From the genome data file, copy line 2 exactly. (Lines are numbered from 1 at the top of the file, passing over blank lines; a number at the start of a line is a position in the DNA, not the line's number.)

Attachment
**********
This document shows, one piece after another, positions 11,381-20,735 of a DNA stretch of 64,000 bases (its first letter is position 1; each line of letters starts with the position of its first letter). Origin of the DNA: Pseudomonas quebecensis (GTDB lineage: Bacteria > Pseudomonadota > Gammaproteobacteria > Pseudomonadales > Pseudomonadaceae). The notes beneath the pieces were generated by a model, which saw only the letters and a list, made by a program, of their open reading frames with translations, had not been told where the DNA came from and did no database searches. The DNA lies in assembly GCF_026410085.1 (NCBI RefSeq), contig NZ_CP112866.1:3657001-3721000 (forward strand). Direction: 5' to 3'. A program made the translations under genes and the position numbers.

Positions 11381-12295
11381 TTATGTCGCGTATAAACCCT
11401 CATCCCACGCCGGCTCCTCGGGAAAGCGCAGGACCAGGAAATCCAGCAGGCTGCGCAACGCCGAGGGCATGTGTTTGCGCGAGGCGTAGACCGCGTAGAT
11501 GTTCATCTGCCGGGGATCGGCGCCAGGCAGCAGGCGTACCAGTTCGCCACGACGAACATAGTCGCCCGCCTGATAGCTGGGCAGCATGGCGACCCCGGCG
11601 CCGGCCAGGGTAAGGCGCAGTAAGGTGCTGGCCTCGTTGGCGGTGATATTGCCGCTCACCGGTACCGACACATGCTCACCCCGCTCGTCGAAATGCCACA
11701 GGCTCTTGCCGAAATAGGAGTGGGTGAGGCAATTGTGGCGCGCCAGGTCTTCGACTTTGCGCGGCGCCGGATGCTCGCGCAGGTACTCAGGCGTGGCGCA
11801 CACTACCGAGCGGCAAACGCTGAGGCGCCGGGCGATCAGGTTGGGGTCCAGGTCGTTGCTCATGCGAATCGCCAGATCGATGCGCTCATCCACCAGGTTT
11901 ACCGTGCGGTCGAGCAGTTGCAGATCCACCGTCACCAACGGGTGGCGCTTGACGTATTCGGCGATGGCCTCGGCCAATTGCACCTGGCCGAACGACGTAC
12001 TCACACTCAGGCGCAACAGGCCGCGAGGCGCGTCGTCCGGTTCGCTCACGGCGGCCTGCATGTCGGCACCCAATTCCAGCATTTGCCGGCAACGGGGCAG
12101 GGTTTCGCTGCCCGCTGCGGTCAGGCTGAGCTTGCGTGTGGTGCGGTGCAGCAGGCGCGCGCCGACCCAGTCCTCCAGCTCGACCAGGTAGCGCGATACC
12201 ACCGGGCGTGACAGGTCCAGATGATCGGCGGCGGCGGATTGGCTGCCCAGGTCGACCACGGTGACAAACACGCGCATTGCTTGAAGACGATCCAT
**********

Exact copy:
Positions 11381-12295